Tavi Gevinson, the previous Oak Park pixie and current NYC resident, came home to Chicago on Tuesday to talk about her online magazine Rookie and its latest publication, an anthology called “Rookie on Love.”
For those of you who don’t know her or weren’t a grossly misunderstood suburban teen, Gevinson made her name with Style Rookie, a fashion blog she started in 2008 at the age of 11 where she wrote about her style inspirations, the books she read, the movies she watched, and how they all came together and manifested in her style. It was a quirky girl goldmine.
In 2010, Gevinson announced her partnership with Jane Pratt, the founding editor of Sassy, and disclosed the buddings of Rookie, the start of an online magazine. In 2011 it launched, and it finally felt like space strictly for teen girls existed in the digital realm. It rocketed into what it is now: an online publication with over 500 paid freelance contributors, four “Rookie Yearbooks” and one anthology on love.
I started reading Rookie with my best friends in high school my sophomore year, and it felt like magic, a secret world we discovered where writers knew more about life than our moms. They had the answers to all the questions I hadn’t even asked yet. They wrote about experiences I hadn’t known, but that didn’t matter. Their words were magic and that was enough for me.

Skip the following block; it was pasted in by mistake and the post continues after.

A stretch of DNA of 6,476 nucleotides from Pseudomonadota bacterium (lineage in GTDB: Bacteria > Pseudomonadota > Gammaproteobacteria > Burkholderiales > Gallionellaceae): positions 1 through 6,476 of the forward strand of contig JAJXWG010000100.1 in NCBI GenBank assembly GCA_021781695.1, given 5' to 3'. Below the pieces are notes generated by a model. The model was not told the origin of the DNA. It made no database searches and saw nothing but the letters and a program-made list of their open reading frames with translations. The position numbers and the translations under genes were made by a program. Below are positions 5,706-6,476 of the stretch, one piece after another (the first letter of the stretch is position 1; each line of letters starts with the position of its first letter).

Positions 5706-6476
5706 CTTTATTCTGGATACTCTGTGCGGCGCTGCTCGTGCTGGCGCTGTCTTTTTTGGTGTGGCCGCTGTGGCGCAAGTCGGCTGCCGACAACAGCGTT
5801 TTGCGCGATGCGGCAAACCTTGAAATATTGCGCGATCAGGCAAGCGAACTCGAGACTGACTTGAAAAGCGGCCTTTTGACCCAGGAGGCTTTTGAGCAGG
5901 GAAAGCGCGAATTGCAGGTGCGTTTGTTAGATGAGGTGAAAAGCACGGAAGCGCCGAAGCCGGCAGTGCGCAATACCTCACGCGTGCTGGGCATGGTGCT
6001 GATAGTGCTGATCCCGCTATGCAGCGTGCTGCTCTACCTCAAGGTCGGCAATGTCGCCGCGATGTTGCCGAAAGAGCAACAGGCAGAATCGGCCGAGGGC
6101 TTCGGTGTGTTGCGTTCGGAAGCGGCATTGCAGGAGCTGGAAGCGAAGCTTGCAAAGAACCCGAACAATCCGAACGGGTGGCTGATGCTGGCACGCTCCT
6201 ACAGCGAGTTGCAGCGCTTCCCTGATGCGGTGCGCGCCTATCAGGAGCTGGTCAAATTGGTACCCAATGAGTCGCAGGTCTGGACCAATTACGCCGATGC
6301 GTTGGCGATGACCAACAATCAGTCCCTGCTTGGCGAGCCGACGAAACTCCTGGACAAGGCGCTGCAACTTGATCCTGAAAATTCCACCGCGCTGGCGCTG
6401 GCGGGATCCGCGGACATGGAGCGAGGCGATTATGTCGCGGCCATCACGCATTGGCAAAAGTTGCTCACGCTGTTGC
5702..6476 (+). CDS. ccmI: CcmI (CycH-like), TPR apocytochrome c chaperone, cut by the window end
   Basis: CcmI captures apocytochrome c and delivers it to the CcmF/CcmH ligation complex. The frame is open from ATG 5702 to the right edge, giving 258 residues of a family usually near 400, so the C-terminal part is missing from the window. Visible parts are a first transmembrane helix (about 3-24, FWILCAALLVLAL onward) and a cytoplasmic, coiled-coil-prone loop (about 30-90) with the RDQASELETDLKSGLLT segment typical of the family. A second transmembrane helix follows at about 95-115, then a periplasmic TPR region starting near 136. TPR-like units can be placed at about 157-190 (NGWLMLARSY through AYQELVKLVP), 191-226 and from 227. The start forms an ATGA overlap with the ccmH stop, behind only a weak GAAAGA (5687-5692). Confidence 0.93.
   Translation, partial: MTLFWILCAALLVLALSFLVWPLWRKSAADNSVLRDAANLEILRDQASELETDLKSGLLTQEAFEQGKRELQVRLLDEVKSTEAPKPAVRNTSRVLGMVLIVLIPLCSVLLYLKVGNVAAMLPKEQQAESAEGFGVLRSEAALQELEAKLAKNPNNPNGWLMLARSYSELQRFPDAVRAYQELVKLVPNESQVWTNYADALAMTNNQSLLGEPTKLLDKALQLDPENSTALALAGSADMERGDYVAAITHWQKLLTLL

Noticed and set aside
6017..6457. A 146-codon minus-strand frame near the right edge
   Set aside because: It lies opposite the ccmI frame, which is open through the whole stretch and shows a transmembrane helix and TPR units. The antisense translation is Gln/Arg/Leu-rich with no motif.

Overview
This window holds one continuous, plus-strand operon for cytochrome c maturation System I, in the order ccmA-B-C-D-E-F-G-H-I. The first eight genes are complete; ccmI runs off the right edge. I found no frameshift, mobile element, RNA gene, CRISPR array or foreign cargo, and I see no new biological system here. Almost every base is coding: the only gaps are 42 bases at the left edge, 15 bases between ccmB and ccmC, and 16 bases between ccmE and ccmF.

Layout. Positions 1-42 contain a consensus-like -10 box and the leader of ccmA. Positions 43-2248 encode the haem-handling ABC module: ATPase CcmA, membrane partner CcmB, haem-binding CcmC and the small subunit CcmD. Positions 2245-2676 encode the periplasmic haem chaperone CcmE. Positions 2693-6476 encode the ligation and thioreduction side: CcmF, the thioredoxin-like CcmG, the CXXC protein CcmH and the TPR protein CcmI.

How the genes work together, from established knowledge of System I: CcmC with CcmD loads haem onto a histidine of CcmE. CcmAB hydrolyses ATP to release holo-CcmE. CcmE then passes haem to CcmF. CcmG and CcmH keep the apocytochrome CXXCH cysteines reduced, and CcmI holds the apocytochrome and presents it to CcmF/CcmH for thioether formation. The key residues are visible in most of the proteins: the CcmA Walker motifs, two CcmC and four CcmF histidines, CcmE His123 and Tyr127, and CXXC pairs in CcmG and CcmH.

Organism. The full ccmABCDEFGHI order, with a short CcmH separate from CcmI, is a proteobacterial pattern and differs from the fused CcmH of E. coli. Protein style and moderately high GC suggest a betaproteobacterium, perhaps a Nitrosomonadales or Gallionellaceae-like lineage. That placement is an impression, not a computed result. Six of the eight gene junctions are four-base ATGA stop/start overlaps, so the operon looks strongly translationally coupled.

Rookie categorized the catalogue of teen-dom, like a digitized bible. I could turn to any passage to feel the reverberations of the pieces. It’s hard to believe a high schooler in the ‘burbs gave birth to such a poignant and necessary publication. Insecure, unaware and uncultured, the high school version of me could have never conceived of such a space.
To me, Gevinson was a god-like teen curator. She was this untouchable force. In high school, I’d always imagined her days went like this: She woke up, using her small hands to wipe the sleep from her eyes, and she’d stumble out of bed fully clothed and ready for the day and she would look in the mirror and her blue hair would already be in place. She walked to school with a thrifted book bag weighed down only by old magazines and cassette tapes. On Fridays, she would meet up with her friends and hang out at her local park, fooling around and kissing each other and falling in love and writing about all their misadventures. Oh, and everything had a pinkish-orangish hue to it, like L.A.
And now I’m 20, and on Tuesday I sat in a crowd of about 40 girls and a few moms at The Book Stall in Winnetka. Gevinson stood a few feet in front of me, hair pulled back in a blonde ponytail. Chunky, gold, daisy-shaped earrings hung from her lobes, and she wore a patterned shirt reminiscent of the ‘70s tucked into red bell bottom pants. She looked like a faint version of herself who ran a style blog with blue hair.